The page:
Monthly Archives: February 2009

Philips Medical North America

I have had the pleasure of shooting for Philips Medical for the past 10 years whenever they come to Florida. Normally the jobs would be filming video interviews of doctors, patients, nurses and executives. They also specialize in making really cool medical exam devices such as MRI imaging machines and such and the rooms are really high-tech, kind of like the crime labs on the TV show C.S.I. and I shoot these rooms for publicity.

Florida Hospital Orlando has just doubled the size of their main hospital just a few miles from my house and Philips teamed up with Walt Disney World to create what they have dubbed the “Ambient Experience” for children. In short, there is a pediatric emergency room dedicated to kids and the idea is to use mood lighting and video programming to calm them down while they are in their room.
The whole concept is to have a virtual light show and video interactivity controlled by the patient with a remote control.  Philips wanted me to shoot this for publicity and internal use across the world to show employees how the final product turned out.
I arrived with my video crew  and started shooting at 5 a.m.. We were told that we had approximately 2 hours to get in and get out. The goal was to film 6 locations with models before the ER room officially came to life -they had 38 kids run through these 8 rooms the day before!
Luckily, I brought my Canon5DMKII with me with about 8 lenses for the still shots. The video camera that I had was not really wide enough to get all of the effects of the lighting  even with a wide angle adapter screwed on, so I showed the client the room using the 5D with a 20mm and a plugged in HD monitor. She loved it and from that point on the rest of the shoot was filmed with the camera. I must admit, I was thoroughly impressed when I exported the footage into my Final Cut Pro edit suite. The colors popped and everyone was thrilled with the quality. The roughs were sent up to Boston where they were edited into a 2 minute final movie and aired 2 days later in Amsterdam.
Unfortunately I can’t show you the video footage or many stills so this is all you get but I will post the final product as soon as Philips gives me the go ahead. It is really cool to see the rooms change color and how the nurse interacts with the patient.

ARCA race 2009

Speedweek in Daytona Beach has officially begun and the action has been very hot at the track in Daytona. The ARCA boys and girls took to the track on Saturday and only 21 of the 43 starting cars stuck around to finish the race. I shot a ton of wrecks but none as scary as the above sequence. The green car spun, slid around the upper turn 4 curve and was then T-boned by another driver who could not see ahead of him due to the large amount of smoke covering the track. This is every racecar drivers worst nightmare and it happened. Both drivers were transported to the hospital after taking 24 minutes to extricate them from their cars. Broken vertebrae, bruised lungs and plenty of aches and pains are in store on their road to recovery. I will post more action after the Daytona 500 race this upcoming weekend.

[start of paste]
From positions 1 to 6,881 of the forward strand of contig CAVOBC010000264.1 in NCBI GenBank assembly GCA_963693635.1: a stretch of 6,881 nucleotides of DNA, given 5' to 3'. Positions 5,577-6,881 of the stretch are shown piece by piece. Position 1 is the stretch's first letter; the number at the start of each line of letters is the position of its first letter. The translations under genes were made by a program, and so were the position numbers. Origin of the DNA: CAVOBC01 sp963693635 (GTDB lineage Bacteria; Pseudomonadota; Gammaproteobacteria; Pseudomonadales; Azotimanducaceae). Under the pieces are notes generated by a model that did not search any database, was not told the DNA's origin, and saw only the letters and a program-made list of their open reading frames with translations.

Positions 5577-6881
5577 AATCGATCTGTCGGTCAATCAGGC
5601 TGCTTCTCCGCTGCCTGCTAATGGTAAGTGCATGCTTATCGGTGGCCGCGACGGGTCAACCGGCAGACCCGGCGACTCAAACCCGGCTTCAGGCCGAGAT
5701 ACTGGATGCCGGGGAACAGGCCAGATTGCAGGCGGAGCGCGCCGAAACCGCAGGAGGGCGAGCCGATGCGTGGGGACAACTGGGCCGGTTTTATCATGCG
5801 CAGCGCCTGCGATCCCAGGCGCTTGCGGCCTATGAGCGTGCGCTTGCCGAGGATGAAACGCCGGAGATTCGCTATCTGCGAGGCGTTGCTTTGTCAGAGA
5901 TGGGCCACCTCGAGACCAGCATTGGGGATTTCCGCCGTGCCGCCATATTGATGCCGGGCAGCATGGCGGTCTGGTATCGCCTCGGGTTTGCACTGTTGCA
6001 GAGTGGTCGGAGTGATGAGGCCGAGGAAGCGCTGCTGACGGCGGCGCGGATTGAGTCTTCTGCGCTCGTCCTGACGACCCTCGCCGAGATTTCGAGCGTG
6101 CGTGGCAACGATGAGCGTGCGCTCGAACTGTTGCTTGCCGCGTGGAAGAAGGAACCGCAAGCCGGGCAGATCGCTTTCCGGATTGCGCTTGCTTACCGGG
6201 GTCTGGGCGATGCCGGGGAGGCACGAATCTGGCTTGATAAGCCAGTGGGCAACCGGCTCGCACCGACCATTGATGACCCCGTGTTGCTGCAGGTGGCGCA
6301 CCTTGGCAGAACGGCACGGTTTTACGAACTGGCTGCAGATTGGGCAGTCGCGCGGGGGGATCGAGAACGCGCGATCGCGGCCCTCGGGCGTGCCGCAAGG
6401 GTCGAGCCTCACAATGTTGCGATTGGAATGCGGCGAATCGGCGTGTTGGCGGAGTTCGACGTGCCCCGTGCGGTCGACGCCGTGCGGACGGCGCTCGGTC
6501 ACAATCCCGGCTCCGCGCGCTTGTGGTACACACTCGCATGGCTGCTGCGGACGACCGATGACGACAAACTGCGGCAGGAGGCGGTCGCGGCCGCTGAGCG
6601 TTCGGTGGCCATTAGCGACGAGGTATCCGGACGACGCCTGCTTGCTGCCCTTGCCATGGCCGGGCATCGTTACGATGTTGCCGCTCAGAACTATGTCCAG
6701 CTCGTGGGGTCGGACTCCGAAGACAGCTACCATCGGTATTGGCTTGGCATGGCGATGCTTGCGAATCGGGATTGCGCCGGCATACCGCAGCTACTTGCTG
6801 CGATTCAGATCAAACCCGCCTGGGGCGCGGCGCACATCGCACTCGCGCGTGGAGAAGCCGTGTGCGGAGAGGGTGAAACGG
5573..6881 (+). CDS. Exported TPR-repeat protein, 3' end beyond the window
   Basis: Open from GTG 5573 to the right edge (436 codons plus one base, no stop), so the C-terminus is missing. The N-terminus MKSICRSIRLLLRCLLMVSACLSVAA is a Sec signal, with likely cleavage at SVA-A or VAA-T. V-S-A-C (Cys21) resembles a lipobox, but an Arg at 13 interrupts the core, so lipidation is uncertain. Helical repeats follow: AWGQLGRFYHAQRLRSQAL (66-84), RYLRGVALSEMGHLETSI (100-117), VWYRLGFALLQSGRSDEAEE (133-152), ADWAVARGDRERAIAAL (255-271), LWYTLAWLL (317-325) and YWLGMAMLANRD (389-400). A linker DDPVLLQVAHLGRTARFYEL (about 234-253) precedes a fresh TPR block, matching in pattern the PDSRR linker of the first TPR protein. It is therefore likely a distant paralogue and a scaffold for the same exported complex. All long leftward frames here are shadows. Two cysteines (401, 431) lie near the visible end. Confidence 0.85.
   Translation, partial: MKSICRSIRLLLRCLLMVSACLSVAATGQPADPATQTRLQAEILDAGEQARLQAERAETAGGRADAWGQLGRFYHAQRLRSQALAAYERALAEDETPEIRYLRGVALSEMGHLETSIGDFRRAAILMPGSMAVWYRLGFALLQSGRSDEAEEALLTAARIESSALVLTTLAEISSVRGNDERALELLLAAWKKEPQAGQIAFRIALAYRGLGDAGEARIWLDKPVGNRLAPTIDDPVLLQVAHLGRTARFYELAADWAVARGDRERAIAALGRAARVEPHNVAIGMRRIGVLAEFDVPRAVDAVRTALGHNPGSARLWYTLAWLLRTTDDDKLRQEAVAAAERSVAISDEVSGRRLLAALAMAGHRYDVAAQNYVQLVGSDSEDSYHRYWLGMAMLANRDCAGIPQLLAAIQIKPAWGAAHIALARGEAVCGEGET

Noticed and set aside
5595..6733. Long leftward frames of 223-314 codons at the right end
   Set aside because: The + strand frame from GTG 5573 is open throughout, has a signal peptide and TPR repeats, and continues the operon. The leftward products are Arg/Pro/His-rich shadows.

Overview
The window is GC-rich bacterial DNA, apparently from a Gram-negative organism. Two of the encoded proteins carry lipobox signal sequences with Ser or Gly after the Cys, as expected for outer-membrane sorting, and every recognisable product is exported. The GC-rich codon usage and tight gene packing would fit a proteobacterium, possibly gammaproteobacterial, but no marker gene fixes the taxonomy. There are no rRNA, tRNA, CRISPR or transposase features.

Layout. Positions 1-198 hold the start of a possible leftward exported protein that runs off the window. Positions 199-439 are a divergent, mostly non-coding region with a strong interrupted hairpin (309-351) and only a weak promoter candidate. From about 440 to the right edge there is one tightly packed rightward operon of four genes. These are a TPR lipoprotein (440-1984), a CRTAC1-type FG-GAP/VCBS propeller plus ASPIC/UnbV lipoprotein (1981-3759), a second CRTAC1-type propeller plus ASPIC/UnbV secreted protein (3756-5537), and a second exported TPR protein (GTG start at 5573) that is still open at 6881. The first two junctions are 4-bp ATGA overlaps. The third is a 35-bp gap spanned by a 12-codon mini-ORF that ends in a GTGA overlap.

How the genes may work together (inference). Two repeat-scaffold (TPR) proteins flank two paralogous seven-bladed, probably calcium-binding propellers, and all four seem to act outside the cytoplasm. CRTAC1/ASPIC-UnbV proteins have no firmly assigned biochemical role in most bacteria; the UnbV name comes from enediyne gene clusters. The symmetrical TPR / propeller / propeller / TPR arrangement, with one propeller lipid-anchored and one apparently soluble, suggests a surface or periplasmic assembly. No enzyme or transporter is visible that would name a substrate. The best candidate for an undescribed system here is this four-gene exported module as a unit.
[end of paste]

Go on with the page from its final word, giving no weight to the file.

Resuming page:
Pepsi Smash Concert

A few days before the Superbowl, VH1 aired a live concert featuring performances by Lifehouse, Fall Out Boy and Rhianna. The Ford Ampitheater in Tampa was the venue and it was pretty cool. It was raining out really hard and the venue is nothing but a few huge tents covering the stage, it worked out rather well however. The concert was decent with Fall Out Boy performing the most of any of the groups and Rhianna doing her skit live for the VH1 cameras. I love shooting concerts and this one was fun and something to do a few days before the Superbowl.

Superbowl XLIII

Well I finally did it! I had the opportunity to shoot a SUPER BOWL and I did it, I really did it…

I have shot many NFL football games in the past few years, (14 teams to be exact-but who’s counting?), but this game was by far the biggest in my sporting career. 
I shot media day, the Pepsi Smash concert series and then of course the game.
Let me explain how the process worked once I got there. I checked in all of my gear through security, lying all of my gear on the ground for the Police dogs to sniff, and then through a metal detector to check me out, very similar to an airport screening. I was then given a yellow vest with the words Upper Level Photographer on the back. I was originally told to leave ALL monopods and tripods at home, we would not be allowed to use them. Imagine if you will holding a 400mm lens with a teleconverter attached trying to shoot from above with the camera set to ISO2000, f2.8 at 600th of a second, following a man in red running the ball with no monopod… if you are not a photographer let me explain it like this:   Hold 2 gallons of milk directly out in front of your body for 1o seconds, squint, bend your upper body forward about 9 inches so you can see the tops of your shoes, push your trigger finger in and out, rotate your body to the right 66 degrees while still holding the 2 gallons of milk directly in front of your body with your arms still straight out in front of you! RELAX for 20 seconds-now do it again and this time get it in focus.
I snuck the monopod in just like 40 other photographers and used it religiously on every play.
The game was very exciting and I would love to shoot next year in Miami, hopefully the Dolphins would join me.
I shot over 1200 images of the game, packed 6 lenses with 2 camera bodies and drove home after the game like an over excited 10 year old boy.  I love the NFL!